On March 10, 2017, at the annual ABA White Collar Conference in Miami, Kenneth Blanco, Acting Assistant Attorney General for the DOJ’s Criminal Division, announced that the FCPA Pilot Program would stay in place beyond its current April 5, 2017 expiration date so the DOJ could “begin the process of evaluating the utility and the efficacy, whether to extend it and what revisions if any we should make to it.” Blanco went on to say: “The program will continue, however, in full force until we reach a final decision on those issues.”

Companies should not view this development as reason though to accelerate their self-disclosure analysis. In first announcing this program in April 2016, the DOJ was trying to incentivize companies to voluntarily disclose and remediate FCPA violations by offering up leniency in fines and other penalties as well as providing more transparency on its decision to decline certain cases. (See http://tinyurl.com/zrdeh2k for more about the program). However, some of these same incentives had routinely been found in settlements even before the program was piloted. And it’s not a sure thing that whatever comes next now—after the DOJ self-examination—would result in harsher fines or penalties even if a company held back from self-disclose after immediately discovering an FCPA issue. In fact, given the administration’s prior pronouncements on enforcing the FCPA (or not), it’s equally, if not all the more, likely that the next “program” could contain even more significant incentives for companies to proactively engage with the government. And more leniency may be in the offing, regardless of whether companies self-disclosed immediately or only had cooperation to offer where the DOJ had already independently learned of the possible FCPA violations.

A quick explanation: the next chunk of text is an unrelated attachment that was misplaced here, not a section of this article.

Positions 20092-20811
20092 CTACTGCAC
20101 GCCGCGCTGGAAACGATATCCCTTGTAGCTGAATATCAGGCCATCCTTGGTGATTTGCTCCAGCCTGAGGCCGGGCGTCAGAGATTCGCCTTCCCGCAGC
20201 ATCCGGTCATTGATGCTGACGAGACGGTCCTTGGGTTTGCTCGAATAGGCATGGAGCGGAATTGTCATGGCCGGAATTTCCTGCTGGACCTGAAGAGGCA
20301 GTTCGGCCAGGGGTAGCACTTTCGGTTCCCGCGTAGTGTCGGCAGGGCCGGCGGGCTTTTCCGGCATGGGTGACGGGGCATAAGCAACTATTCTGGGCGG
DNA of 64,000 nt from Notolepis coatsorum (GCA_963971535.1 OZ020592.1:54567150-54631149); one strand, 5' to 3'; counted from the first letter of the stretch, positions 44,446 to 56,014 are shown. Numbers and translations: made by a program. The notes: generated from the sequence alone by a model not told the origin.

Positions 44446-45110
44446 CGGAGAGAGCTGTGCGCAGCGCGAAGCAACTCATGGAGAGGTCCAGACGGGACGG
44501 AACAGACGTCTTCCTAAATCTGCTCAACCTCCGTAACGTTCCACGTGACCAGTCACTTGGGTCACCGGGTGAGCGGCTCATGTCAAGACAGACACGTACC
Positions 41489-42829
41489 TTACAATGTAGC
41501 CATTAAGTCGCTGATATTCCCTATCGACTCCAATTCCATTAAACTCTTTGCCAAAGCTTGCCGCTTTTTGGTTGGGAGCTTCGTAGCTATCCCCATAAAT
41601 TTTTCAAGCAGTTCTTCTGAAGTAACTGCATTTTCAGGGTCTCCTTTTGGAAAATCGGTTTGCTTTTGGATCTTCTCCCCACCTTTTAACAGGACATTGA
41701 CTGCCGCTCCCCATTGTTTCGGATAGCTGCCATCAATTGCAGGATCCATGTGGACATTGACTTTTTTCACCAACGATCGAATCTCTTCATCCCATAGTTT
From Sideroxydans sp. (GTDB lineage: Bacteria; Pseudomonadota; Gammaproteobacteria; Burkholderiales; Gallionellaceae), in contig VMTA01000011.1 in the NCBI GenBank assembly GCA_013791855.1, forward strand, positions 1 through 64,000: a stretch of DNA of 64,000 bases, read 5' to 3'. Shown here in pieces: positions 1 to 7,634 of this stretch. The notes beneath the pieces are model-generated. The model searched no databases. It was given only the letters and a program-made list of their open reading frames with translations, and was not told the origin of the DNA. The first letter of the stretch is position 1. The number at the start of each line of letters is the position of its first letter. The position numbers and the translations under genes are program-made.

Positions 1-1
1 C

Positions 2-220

In sum, the “rush to disclose” should not necessarily trump a company’s own full and measured internal evaluation of possible FCPA red flags. Until there is more clarity on the value the current DOJ places on cooperation with or without self-disclosure, the best approach remains to carefully assess whether there is truly something significant worth disclosing and to fully understand the myriad of consequences arising from such disclosure. This is the prudent course even in the face of the “blue light special” that appears to have just been announced.